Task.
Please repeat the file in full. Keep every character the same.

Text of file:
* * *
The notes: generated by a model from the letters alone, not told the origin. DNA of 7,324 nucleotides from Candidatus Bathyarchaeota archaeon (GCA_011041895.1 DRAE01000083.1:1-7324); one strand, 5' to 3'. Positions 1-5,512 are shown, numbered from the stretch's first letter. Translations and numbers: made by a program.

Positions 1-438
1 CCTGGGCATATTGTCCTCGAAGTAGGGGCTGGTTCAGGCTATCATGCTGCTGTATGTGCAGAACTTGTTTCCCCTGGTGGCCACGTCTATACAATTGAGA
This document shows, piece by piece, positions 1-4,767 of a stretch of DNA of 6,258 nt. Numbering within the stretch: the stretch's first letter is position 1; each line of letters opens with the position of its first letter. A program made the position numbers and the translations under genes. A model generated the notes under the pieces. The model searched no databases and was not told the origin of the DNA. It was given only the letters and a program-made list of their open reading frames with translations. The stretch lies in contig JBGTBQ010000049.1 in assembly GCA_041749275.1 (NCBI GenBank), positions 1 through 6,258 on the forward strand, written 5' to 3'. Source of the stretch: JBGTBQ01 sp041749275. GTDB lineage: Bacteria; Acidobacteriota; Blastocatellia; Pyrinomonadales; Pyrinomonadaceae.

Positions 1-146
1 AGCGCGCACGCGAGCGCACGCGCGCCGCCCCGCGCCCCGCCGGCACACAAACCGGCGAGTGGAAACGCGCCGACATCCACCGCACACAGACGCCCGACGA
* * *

The notes: generated by a model from the letters alone, not told the origin. DNA of 7,324 nucleotides from Candidatus Bathyarchaeota archaeon (GCA_011041895.1 DRAE01000083.1:1-7324); one strand, 5' to 3'. Positions 1-5,512 are shown, numbered from the stretch's first letter. Translations and numbers: made by a program.

Positions 1-438
1 CCTGGGCATATTGTCCTCGAAGTAGGGGCTGGTTCAGGCTATCATGCTGCTGTATGTGCAGAACTTGTTTCCCCTGGTGGCCACGTCTATACAATTGAGA
This document shows, piece by piece, positions 1-4,767 of a stretch of DNA of 6,258 nt. Numbering within the stretch: the stretch's first letter is position 1; each line of letters opens with the position of its first letter. A program made the position numbers and the translations under genes. A model generated the notes under the pieces. The model searched no databases and was not told the origin of the DNA. It was given only the letters and a program-made list of their open reading frames with translations. The stretch lies in contig JBGTBQ010000049.1 in assembly GCA_041749275.1 (NCBI GenBank), positions 1 through 6,258 on the forward strand, written 5' to 3'. Source of the stretch: JBGTBQ01 sp041749275. GTDB lineage: Bacteria; Acidobacteriota; Blastocatellia; Pyrinomonadales; Pyrinomonadaceae.

Positions 1-146
1 AGCGCGCACGCGAGCGCACGCGCGCCGCCCCGCGCCCCGCCGGCACACAAACCGGCGAGTGGAAACGCGCCGACATCCACCGCACACAGACGCCCGACGA